Presidential campaigns focus the attention of the entire nation on the election of a single public official. It is therefore important not to lose sight of the fact that these campaigns constitute a unique forum for more than just the narrow decision as to which individual will occupy the office for four years. The presidential campaigns also serve as multifaceted opportunities for consideration of a wide range of national issues. Campaigns for the presidency have traditionally drawn much of their verve and tenor from the fact that they are conducted not merely by a handful of insiders close to a candidate, but also by numerous grassroots and state-level organizers. At the heart of this process is the local organization network, which operates at the county, congressional district, city, and precinct levels. In considering the impact of the Presidential Election Campaign Fund Act on grassroots political organizations in presidential elections, it is important first to briefly recall how presidential election campaigns were conducted before the Act went into effect.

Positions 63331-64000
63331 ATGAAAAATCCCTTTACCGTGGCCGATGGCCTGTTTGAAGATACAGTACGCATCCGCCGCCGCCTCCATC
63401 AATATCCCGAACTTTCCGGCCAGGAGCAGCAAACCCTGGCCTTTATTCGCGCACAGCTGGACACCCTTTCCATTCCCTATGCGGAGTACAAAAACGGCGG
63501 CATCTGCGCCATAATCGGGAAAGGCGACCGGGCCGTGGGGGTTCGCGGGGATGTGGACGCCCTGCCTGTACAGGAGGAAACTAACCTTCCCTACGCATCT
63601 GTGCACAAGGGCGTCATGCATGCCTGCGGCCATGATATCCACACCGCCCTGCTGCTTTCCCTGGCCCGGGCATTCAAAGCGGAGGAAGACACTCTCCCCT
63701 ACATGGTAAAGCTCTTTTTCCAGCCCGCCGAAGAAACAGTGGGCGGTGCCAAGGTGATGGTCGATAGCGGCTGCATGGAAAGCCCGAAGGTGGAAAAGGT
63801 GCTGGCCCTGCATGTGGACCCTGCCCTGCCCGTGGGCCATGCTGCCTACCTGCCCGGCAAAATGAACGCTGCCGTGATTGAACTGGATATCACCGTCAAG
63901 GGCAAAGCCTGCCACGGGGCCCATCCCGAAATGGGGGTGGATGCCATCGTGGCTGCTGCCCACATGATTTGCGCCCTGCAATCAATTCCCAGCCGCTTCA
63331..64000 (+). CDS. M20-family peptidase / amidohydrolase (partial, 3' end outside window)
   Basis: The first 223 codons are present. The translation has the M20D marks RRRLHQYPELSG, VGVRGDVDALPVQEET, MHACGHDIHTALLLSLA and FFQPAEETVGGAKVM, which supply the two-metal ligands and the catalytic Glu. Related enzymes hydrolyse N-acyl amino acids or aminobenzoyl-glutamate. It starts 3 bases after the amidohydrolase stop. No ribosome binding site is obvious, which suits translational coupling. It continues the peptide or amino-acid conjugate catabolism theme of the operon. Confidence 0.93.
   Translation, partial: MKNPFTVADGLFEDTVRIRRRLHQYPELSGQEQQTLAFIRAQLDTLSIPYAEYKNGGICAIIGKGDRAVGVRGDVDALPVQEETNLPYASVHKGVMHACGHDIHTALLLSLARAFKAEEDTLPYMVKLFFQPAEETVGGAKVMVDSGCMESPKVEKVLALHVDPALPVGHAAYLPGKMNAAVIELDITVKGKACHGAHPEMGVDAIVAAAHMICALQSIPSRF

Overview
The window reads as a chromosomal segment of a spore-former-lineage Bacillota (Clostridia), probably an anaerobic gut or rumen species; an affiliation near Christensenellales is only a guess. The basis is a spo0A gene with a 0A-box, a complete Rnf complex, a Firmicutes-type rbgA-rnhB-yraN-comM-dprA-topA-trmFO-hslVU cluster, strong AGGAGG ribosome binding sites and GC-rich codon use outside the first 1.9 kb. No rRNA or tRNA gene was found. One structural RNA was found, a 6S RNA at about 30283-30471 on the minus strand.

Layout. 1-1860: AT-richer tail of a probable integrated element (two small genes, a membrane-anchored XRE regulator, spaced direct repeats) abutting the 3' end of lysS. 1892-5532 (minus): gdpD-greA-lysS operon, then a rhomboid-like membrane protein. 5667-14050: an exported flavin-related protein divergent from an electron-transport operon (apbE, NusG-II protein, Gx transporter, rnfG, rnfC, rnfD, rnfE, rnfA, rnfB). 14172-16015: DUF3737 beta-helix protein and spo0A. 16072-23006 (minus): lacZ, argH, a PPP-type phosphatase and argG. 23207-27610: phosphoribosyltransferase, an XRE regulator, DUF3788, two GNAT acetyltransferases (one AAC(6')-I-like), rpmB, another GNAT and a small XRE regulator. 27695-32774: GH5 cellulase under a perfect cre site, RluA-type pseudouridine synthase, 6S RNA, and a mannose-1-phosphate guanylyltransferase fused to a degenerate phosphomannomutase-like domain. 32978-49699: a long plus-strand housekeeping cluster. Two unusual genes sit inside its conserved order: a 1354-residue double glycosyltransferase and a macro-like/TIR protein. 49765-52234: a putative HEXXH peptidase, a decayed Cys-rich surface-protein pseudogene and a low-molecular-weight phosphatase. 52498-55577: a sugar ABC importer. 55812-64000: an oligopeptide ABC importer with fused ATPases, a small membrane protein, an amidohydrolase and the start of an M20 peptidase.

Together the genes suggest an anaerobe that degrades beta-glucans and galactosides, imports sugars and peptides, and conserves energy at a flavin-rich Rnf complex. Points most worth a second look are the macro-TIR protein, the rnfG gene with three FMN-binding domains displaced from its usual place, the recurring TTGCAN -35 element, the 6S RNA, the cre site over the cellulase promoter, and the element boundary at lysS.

Voting rights advocates should explore section 11(b) of the Voting Rights Act as a vehicle to combat voter intimidation.
An evidentiary privilege to protect workers' confidential communications from disclosure in federal and state court proceedings would support unions.
Labor organizing privilege is not a magic bullet that will secure the rights of workers to organize and collectively bargain. Employers will continue to resist the efforts of their workers to organize.
Mandatory arbitration for guestworkers, a uniquely vulnerable group, will result in class inequality and worse conditions for all workers.